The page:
A plasma is formed from the processing gas in the process region through inductive coupling and/or capacitive coupling. The initial plasma is preferably struck by biasing the support member 304 by applying between about 1 W and about 300 W of power at a frequency between about 100 KHz and about 100 MHz for about 3 seconds. Alternatively, the initial plasma is generated by applying power to the inductive coil 308 or by other ignition methods or devices.
During the processing, the inductive coil 308 is biased by applying between about 1 W and about 1000 W of power at a frequency between about 100 KHz and about 60 MHz while the support member 304 is biased between about 0 W and about 300 W. Alternatively, during the processing period, the plasma in the process region is sustained solely by power applied to the inductive coil 308. Alternatively, the plasma within the process region may be excited and sustained during processing by inductive coupling only, capacitive coupling only or combinations of both inductive and capacitive coupling.
During processing, the chamber pressure is preferably maintained between about 0.5 mTorr and about 100 mTorr by controlling the open/closed state of the throttle valve 336 and the power of the pump 338.
When pre-cleaning a substrate having exposed copper, a number of operating parameters are adjusted to eliminate sputtering of the copper native oxides by the ions in the plasma and to maximize the reduction reaction. These operating parameters include the power supplied to the inductive coil and the substrate support, the concentration and flow rate of the processing gas, the amount of optional reducing gas and the pressure within the process region. The temperature of the substrate 108 during processing is controlled by the backside gas and/or heat transfer device 362 within the support member 304, for example, to prevent agglomeration of sputtered metal removed from the underlying layer on the sidewalls of the features being pre-cleaned.
In one embodiment, the pre-clean process of step 708 is substantially identical to the pre-clean process described above with reference to step 510 of the method 500. Alternatively, conventional pre-clean processes may be employed. The pre-clean process is generally so short in duration as not to cause the temperature of the substrate 108 to rise above about 100 degrees Celsius during pre-cleaning, thus substantially eliminating agglomeration of copper on the sidewalls of features disposed on the substrate 108.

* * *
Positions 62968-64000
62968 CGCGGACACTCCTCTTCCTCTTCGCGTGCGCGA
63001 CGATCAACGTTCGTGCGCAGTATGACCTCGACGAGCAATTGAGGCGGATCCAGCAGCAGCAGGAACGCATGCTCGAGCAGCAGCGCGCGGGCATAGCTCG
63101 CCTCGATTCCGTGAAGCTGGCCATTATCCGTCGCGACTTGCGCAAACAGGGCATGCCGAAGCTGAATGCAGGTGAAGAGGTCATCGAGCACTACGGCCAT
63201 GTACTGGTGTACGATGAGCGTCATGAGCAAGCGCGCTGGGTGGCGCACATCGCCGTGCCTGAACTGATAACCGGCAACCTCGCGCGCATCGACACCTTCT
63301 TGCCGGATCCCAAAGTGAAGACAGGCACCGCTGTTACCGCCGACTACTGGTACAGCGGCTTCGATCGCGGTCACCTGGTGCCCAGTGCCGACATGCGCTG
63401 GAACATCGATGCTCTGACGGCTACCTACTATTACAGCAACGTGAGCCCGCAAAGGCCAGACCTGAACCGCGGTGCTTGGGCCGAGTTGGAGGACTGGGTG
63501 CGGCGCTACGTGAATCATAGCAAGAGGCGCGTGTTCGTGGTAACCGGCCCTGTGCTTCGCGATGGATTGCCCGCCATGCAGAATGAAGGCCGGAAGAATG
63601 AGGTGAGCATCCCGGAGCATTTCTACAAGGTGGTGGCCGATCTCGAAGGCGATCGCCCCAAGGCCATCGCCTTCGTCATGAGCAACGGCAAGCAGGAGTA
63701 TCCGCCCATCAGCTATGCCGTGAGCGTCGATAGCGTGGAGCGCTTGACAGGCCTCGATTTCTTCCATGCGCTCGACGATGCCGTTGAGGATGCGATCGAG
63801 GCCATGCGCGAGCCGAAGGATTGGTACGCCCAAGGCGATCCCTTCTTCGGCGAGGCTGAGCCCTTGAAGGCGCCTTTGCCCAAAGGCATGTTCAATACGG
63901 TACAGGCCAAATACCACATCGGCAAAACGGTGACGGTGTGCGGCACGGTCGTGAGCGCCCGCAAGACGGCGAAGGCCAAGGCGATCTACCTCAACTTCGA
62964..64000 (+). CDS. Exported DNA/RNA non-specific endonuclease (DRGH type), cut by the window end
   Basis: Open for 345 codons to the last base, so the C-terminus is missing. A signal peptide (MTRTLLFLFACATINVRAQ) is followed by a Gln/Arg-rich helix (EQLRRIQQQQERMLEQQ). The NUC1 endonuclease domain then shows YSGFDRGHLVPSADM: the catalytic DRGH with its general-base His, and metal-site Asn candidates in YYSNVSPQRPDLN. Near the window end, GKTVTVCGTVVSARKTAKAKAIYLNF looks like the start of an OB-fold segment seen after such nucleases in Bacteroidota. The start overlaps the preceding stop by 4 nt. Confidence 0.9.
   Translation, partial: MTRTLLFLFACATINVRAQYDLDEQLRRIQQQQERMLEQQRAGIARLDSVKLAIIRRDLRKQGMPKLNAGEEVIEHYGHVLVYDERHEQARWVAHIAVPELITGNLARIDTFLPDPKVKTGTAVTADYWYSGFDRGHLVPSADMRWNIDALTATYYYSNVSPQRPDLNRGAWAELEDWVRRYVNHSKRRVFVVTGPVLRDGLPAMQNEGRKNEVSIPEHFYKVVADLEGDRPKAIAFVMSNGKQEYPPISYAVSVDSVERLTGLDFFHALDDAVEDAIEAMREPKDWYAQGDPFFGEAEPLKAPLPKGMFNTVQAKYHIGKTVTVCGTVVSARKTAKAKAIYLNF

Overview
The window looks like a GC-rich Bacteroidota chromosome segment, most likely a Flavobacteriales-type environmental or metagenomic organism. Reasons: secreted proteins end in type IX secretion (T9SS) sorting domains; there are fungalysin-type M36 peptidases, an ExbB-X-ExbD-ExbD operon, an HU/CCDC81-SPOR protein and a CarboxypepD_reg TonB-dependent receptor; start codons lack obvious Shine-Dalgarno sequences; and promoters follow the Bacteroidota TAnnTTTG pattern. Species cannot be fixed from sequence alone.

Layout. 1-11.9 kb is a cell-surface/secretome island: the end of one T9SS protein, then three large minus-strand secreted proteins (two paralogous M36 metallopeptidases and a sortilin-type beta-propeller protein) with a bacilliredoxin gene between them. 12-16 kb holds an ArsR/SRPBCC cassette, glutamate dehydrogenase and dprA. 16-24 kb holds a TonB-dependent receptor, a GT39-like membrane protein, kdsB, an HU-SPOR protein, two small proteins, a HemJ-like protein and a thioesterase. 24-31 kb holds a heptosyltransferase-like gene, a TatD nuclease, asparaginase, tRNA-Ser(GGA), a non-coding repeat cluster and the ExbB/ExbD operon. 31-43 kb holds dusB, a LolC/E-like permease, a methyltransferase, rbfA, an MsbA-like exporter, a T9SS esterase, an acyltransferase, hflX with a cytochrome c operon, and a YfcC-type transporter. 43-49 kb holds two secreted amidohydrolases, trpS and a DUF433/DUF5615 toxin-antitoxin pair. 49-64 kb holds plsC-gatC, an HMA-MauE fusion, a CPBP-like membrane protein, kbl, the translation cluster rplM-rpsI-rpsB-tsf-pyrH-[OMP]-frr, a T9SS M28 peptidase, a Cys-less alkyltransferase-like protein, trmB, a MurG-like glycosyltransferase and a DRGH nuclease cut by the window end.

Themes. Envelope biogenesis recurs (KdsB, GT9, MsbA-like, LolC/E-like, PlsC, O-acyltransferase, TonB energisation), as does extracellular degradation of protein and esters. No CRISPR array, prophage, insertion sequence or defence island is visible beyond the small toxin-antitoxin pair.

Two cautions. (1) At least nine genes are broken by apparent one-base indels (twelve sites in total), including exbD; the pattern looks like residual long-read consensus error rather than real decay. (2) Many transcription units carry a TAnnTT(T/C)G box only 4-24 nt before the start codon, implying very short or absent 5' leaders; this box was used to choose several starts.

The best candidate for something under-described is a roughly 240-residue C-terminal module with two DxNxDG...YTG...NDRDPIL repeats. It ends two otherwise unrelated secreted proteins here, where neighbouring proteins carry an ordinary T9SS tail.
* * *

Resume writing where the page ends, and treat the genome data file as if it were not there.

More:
At step 710, the substrate 108 is removed from the pre-clean chamber 102 a and transferred to one of the processing chambers 102 b-f coupled to the cluster tool 100. Typically, one of the chambers 102 c-f coupled to the second buffer chamber 112 is utilized to minimize substrate transfer time and handling. In an embodiment that additionally reduces transfer time in applications requiring three or less deposition processes in those chamber 102 c-f coupled to the second buffer chamber 112, one of the process chambers 102 c-f may be configured to perform the pre-clean process.
At step 712, a barrier layer of material is deposited on the substrate 108. Typically, the deposited barrier layer is formed by CVD, PVD, electroplating or spraying. In one embodiment, a barrier layer of silicon carbide is deposited. Other materials that may alternatively be deposited include, but are not limited to, titanium nitride, tungsten nitride and tantalum nitride among others.
At step 714 the substrate 108 is removed from the chamber wherein the barrier layer was deposited and placed in another one of the deposition chambers 102 b-f coupled to the cluster tool 100.
Alternatively, at step 712, a bulk layer of material is deposited on the substrate 108. Typically, the deposited bulk layer is formed by CVD, PVD, electroplating or spraying. In one embodiment, a bulk layer of copper is deposited. Other materials may alternatively be deposited.
While the foregoing is directed to the preferred embodiment of the present invention, other and further embodiments of the invention may be devised without departing from the basic scope thereof. For example, native oxides and other contaminants may be removed from layers other than copper. The scope of the invention is determined by the claims that follow.